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2019 Ronald and Susan Dubin Native Artist Fellow, Ian Kuali’i takes the stage on August 8, 2019, in SAR’s Eric S. Dobkin Boardroom to share about his fellowship experience. Through hand-cut paper works and ephemeral Land Art/Earth Works installations, Kuali’i bridges contemporary and traditional techniques and designs while addressing themes related to his own history and identity, as well as what he expresses as “intertwined system of bio-cultural landscape and modernization”read more
Mateo Romero is interested in motion—bodies and ideas moving through space, history, ceremony, art. Romero describes his work as juxtaposing “timeless, archaic elements of Pueblo culture” with “contemporary abstract expressionist palette knife and brush work.” In 2002 he came to SAR’s Indian Arts Research Center (IARC) as the Ronald and Susan Dubin Native artist fellow.read more
SAR senior scholar, Carol MacLennan, has focused her research on mining policy in the US and is currently completing her manuscript, Laid to Waste: Lessons from 100 Years of Mining, which explores the ongoing cultural and environmental impact of copper mining in New Mexico and Michigan.read more
Through its resident scholar and seminars programs, and its J.I. Staley Prize, Scholar Programs supports advanced scholarship in the social sciences and the humanities. The nine-month resident scholar fellowships provide scholars with the time, space, and support to write manuscripts or dissertations. Shorter and more intense, the three- to five-day short, research team, or advanced seminars gather groups of scholars who work together in close collaboration to share ideas, gain insight, and create projects that have cutting-edge implications to understanding the past and improving the future of humankind. The J.I. Staley Prize recognizes a living author who exemplifies outstanding scholarship and writing that goes beyond traditional frontiers and dominant schools of thought in anthropology.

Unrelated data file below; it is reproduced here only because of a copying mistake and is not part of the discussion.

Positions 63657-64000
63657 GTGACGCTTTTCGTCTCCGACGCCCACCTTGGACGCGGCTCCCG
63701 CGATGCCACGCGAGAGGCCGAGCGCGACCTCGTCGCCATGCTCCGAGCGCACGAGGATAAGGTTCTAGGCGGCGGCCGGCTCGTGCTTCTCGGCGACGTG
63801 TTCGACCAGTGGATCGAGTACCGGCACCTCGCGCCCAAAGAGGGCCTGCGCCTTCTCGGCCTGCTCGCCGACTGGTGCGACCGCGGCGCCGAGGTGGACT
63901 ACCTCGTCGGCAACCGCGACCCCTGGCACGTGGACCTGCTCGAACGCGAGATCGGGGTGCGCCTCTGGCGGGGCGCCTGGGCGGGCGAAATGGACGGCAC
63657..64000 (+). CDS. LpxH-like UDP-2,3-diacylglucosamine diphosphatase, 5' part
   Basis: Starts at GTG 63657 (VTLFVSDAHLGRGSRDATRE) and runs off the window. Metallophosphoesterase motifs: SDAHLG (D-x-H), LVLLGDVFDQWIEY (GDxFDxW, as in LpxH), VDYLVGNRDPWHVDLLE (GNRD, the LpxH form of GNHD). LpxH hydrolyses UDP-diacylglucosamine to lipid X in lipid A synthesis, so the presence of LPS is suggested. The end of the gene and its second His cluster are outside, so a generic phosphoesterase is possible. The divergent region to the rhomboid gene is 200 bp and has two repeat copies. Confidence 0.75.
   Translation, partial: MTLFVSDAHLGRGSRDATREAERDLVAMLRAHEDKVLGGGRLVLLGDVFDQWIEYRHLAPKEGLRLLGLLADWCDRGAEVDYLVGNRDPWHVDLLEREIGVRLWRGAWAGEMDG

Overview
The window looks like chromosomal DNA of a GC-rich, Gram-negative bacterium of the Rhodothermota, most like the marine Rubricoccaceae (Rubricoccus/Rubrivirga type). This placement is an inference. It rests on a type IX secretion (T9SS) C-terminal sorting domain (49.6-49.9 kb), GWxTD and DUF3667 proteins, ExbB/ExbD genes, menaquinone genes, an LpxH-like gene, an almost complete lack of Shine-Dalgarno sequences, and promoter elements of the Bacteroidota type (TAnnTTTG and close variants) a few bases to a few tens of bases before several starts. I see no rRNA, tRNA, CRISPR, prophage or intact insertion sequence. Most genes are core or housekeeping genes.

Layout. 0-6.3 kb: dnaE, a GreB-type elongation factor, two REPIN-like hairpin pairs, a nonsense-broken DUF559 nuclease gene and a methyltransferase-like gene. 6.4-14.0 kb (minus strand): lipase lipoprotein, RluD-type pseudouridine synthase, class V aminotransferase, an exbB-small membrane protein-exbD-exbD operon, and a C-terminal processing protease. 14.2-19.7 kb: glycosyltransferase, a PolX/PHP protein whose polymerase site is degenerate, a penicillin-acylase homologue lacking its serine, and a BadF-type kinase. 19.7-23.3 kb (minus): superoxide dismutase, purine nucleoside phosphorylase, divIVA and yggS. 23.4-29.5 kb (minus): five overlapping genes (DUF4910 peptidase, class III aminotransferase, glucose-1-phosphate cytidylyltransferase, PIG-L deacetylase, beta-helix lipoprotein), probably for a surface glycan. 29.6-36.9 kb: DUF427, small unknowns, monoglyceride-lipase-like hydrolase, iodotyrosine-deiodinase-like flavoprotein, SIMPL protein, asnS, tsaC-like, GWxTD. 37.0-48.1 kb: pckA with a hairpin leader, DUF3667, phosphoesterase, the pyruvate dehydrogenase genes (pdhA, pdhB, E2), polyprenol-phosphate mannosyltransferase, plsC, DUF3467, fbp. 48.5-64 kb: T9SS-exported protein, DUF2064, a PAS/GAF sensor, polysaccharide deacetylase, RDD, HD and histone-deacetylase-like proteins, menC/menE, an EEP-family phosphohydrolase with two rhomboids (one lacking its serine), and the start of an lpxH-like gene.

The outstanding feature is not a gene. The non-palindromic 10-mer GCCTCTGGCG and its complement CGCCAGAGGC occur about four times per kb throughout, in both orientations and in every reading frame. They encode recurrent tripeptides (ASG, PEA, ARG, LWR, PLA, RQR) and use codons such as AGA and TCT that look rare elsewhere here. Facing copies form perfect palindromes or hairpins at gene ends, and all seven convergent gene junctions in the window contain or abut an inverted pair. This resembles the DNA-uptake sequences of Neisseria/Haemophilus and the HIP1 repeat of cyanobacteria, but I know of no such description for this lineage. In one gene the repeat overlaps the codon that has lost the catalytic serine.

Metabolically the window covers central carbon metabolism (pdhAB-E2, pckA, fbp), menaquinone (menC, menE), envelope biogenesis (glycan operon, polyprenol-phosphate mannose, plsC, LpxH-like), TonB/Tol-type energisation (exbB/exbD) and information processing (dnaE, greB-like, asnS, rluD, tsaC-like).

Indian Arts Research Center
The Indian Arts Research Center (IARC) is a division of the School for Advanced Research (SAR). The goal of IARC is to bridge the divide between creativity and scholarship by supporting initiatives and projects in Native studies, art history, and creative expression that illuminate the intersections of the social sciences, humanities, and arts. This is accomplished by providing fellowship opportunities for artists to engage in uninterrupted creativity; fostering dialogue among artists, researchers, scholars, and community members through seminars and symposia; nurturing future arts and museums professionals through experiential training; and promoting study and exploration of the IARC collection of Native arts.
The School for Advanced Research Press fulfills the School’s mission by producing and disseminating high quality content on important topics in anthropology, indigenous arts, and the American Southwest. Through physical print (p), electronic (e), and digital (on-line pdf) publications produced from scholarly and artistic programs hosted by the School and/or from specific acquisitions, SAR Press provides the institution with a strong and enduring public face.
SAR Press has a long and distinguished publishing history in anthropology. The first publications for the School were archaeological studies written by Edgar Lee Hewett and Sylvanus Griswold Morley in 1908. Since that auspicious beginning, more than 300 titles have been published.
Host your next event on the beautiful SAR campus!
The SAR campus is located on 15 acres in a residential neighborhood of Santa Fe. The historic 1920s adobe buildings, designed by William Penhallow Henderson (1877-1943), are surrounded by mature trees, terraced gardens, and gravel walkways. Different venues of varying capacity are available. Selections include the historic Eric S. Dobkin Boardroom, the Boardroom Patio, the Reception Center Meeting Room, the Douglas Schwartz Seminar House Dining Room, Living Room, and Patio. Download flyer here